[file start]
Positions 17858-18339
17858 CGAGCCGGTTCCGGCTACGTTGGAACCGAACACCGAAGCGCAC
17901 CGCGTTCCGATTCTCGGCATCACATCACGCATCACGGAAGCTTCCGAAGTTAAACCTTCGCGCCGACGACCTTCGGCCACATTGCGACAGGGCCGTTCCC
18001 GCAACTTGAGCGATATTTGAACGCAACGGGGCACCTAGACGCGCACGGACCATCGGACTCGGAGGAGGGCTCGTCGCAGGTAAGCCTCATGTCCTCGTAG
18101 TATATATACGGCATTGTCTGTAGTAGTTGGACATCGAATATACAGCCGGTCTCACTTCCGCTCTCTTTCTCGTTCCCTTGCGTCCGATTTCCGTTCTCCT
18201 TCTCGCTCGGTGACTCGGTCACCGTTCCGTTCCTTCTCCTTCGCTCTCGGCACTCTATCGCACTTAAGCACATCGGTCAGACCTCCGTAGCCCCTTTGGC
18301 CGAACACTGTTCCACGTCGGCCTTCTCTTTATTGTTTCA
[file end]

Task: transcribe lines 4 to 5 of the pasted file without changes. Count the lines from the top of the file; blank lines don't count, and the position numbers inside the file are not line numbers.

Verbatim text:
18001 GCAACTTGAGCGATATTTGAACGCAACGGGGCACCTAGACGCGCACGGACCATCGGACTCGGAGGAGGGCTCGTCGCAGGTAAGCCTCATGTCCTCGTAG
18101 TATATATACGGCATTGTCTGTAGTAGTTGGACATCGAATATACAGCCGGTCTCACTTCCGCTCTCTTTCTCGTTCCCTTGCGTCCGATTTCCGTTCTCCT